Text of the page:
Student leaders in Ontario want a just recovery for all that includes measures to make higher education more affordable, while teachers and other critics say the provincial government must spend to counteract the worst effects of COVID-19 on younger people.
But coming just months after November’s delayed 2020 version, the Progressive Conservative designers of Ontario’s next budget, due Wednesday, may try to balance dealing with an ongoing public health crisis with a plan to appear fiscally prudent ahead of an election.
Ontario’s education ministry has let school boards know the one-off pandemic funding they received last school year shouldn’t be assumed to be in place for the next one, and Stephen Lecce, the province’s education minister, said Monday that risk from COVID-19 is expected to diminish as more people are able to get vaccinated.
"Obviously, there is some element of promise in a world where the vast majority of adults, eligible individuals, can be vaccinated ahead of September,” Lecce said, referring to when students return to classrooms after summer break.
The Opposition NDP is painting the ministry move as a $1.6-billion cut to education when the government should instead be hiring more teachers and education workers to help deliver smaller class sizes, but Lecce said the government would allocate future funding based on the risks assessed by health officials.
"We recognize that there's going to be a continued need for PPE (personal protective equipment), for mental health supports, for learning loss, for some staffing,” Lecce said. “We're going to make sure every school board in the province has the resources they need to deliver safe schools for kids."
The government only released its 2020 budget in November, after the one the Progressive Conservatives prepared for March was subsumed by the COVID-19 pandemic. That document set aside $45 billion over three years for pandemic-related response, an update to the $30-billion price tag affixed to it in August.
The government said then that non-COVID expenses for education — one of the province’s biggest ticket items, along with health care — would be $31 billion in 2020-21, a bump from $30.2 billion the year before, but flatten out to $31.1 billion and $31.3 billion in 2021-22 and 2022-23.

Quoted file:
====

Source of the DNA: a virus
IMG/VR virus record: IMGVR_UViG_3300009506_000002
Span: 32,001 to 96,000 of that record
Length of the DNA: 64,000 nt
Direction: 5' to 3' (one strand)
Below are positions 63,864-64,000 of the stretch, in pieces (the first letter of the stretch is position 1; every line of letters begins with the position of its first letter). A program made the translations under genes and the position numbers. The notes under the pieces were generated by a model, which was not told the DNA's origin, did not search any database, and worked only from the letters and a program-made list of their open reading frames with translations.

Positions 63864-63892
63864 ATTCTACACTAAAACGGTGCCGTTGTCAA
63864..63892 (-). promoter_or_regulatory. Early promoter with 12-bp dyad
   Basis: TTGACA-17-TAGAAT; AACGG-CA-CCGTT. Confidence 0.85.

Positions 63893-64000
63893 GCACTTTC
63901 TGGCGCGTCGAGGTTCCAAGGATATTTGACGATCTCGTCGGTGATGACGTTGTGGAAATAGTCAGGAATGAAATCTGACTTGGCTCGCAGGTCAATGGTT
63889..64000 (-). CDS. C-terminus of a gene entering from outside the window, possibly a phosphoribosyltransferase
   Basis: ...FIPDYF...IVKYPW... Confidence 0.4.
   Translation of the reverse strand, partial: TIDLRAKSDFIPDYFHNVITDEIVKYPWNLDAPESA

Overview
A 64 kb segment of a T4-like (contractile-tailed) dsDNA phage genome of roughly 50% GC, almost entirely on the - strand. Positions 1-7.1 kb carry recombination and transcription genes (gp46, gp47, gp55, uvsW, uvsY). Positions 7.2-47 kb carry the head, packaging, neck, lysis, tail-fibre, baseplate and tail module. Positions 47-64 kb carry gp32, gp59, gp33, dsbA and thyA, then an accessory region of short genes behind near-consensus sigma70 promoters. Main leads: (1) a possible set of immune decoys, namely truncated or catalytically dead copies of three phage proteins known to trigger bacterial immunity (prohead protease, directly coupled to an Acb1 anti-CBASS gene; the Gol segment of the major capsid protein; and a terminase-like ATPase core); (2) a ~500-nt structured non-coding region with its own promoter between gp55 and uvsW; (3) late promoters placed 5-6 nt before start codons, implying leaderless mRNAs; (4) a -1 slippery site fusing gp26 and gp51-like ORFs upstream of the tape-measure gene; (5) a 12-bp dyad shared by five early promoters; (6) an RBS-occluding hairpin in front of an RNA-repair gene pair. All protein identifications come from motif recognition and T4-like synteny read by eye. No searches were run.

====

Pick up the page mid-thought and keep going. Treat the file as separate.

The provincial Liberals, perhaps also bracing for the next provincial election due in 2022, said on Monday they would cancel a proposed highway project and redirect the $8 billion to build and repair the province’s schools, many of which fell into disrepair during 15 years of Liberal government.
The current government committed to below-inflation increases to education spending in its 2019 budget and was fighting unions over class sizes and pay just before COVID-19 hit.
Prior budgets have also pointed to only modest increases in post-secondary spending, while the Canadian Federation of Students’ Ontario chapter (CFS-ON) wants the province to freeze Ontario Student Assistance Program (OSAP) payments and interest accrual until all students have access to a vaccine at no cost.
Students and recent graduates are unlikely to find a tuition cut or loan relief in Wednesday’s Ontario budget, while one-time classroom funding tied to the COVID-19 pandemic is in play for a government uncomfortable with big spending. #onpoli #onted
The government cut $670 million from OSAP prior to the pandemic, making more than 34,000 students ineligible for financial aid.
“Students need tangible, meaningful action, and they need it now,” the CFS-ON said in lobby documents earlier this month. “There is no reconstructing our provincial economy without students.”
The group, which represents 350,00 university and college undergraduate and graduate students in the province, also wants a 25 per cent cut to tuition fees that are among the highest in the country and include the least public funding per capita.
“It is time for the Ontario government to demonstrate how much they value education and are willing to support students now and as we move forward through the pandemic,” said union representative Kayla Weiler.
The government let a temporary deferral of OSAP loans expire in September, when it expanded a loan program to those enrolled in approved micro-credential programs, which it hopes will connect workers to the types of jobs industries think they’ll need.
Younger people have been the slowest to regain jobs lost in the early months of the pandemic, and those in and around Toronto have recently faced renewed restrictions for hospitality and other work they often do.
Young people, and especially young women, have taken much longer to get back to jobs lost due to the pandemic, but a partial reopening of the spaces where they typically work last month helped boost Canada’s overall employment numbers.
The federal government, which has done much of the heavy pandemic relief lifting in areas of provincial responsibility including education, created a specific relief payment for students earlier in the pandemic but did not renew or replace it when emergency worker benefits were turned to several types of recovery payments.
Morgan Sharp / Local Journalism Initiative / Canada's National Observer